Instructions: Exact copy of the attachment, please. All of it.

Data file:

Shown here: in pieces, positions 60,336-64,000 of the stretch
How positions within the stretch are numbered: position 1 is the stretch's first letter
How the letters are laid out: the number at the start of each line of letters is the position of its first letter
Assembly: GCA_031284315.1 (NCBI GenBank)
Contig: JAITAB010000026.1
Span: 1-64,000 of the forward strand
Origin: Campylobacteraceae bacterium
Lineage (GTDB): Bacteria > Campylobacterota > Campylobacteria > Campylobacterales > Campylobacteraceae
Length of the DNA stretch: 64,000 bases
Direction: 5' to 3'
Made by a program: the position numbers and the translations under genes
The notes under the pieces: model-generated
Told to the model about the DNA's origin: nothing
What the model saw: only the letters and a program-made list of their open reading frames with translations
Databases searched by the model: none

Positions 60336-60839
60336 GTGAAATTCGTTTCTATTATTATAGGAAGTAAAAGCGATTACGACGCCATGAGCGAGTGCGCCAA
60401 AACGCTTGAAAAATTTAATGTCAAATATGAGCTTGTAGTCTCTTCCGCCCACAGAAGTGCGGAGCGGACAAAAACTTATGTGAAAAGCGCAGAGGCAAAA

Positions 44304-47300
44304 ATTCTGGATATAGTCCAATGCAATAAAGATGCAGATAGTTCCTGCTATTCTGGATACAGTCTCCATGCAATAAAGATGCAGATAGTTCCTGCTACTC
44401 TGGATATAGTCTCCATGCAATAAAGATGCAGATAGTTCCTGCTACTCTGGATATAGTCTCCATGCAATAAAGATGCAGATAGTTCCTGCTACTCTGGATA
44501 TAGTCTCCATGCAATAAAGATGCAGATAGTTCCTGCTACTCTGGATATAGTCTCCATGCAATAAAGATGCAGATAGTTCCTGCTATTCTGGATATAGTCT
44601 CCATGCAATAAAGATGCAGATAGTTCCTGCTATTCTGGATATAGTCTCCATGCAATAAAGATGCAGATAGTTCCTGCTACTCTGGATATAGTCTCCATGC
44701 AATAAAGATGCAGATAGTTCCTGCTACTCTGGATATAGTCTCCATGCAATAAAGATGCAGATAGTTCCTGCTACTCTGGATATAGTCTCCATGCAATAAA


Shown here: in pieces, positions 60,336-64,000 of the stretch
How positions within the stretch are numbered: position 1 is the stretch's first letter
How the letters are laid out: the number at the start of each line of letters is the position of its first letter
Assembly: GCA_031284315.1 (NCBI GenBank)
Contig: JAITAB010000026.1
Span: 1-64,000 of the forward strand
Origin: Campylobacteraceae bacterium
Lineage (GTDB): Bacteria > Campylobacterota > Campylobacteria > Campylobacterales > Campylobacteraceae
Length of the DNA stretch: 64,000 bases
Direction: 5' to 3'
Made by a program: the position numbers and the translations under genes
The notes under the pieces: model-generated
Told to the model about the DNA's origin: nothing
What the model saw: only the letters and a program-made list of their open reading frames with translations
Databases searched by the model: none

Positions 60336-60839
60336 GTGAAATTCGTTTCTATTATTATAGGAAGTAAAAGCGATTACGACGCCATGAGCGAGTGCGCCAA
60401 AACGCTTGAAAAATTTAATGTCAAATATGAGCTTGTAGTCTCTTCCGCCCACAGAAGTGCGGAGCGGACAAAAACTTATGTGAAAAGCGCAGAGGCAAAA

Positions 44304-47300
44304 ATTCTGGATATAGTCCAATGCAATAAAGATGCAGATAGTTCCTGCTATTCTGGATACAGTCTCCATGCAATAAAGATGCAGATAGTTCCTGCTACTC
44401 TGGATATAGTCTCCATGCAATAAAGATGCAGATAGTTCCTGCTACTCTGGATATAGTCTCCATGCAATAAAGATGCAGATAGTTCCTGCTACTCTGGATA
44501 TAGTCTCCATGCAATAAAGATGCAGATAGTTCCTGCTACTCTGGATATAGTCTCCATGCAATAAAGATGCAGATAGTTCCTGCTATTCTGGATATAGTCT
44601 CCATGCAATAAAGATGCAGATAGTTCCTGCTATTCTGGATATAGTCTCCATGCAATAAAGATGCAGATAGTTCCTGCTACTCTGGATATAGTCTCCATGC
44701 AATAAAGATGCAGATAGTTCCTGCTACTCTGGATATAGTCTCCATGCAATAAAGATGCAGATAGTTCCTGCTACTCTGGATATAGTCTCCATGCAATAAA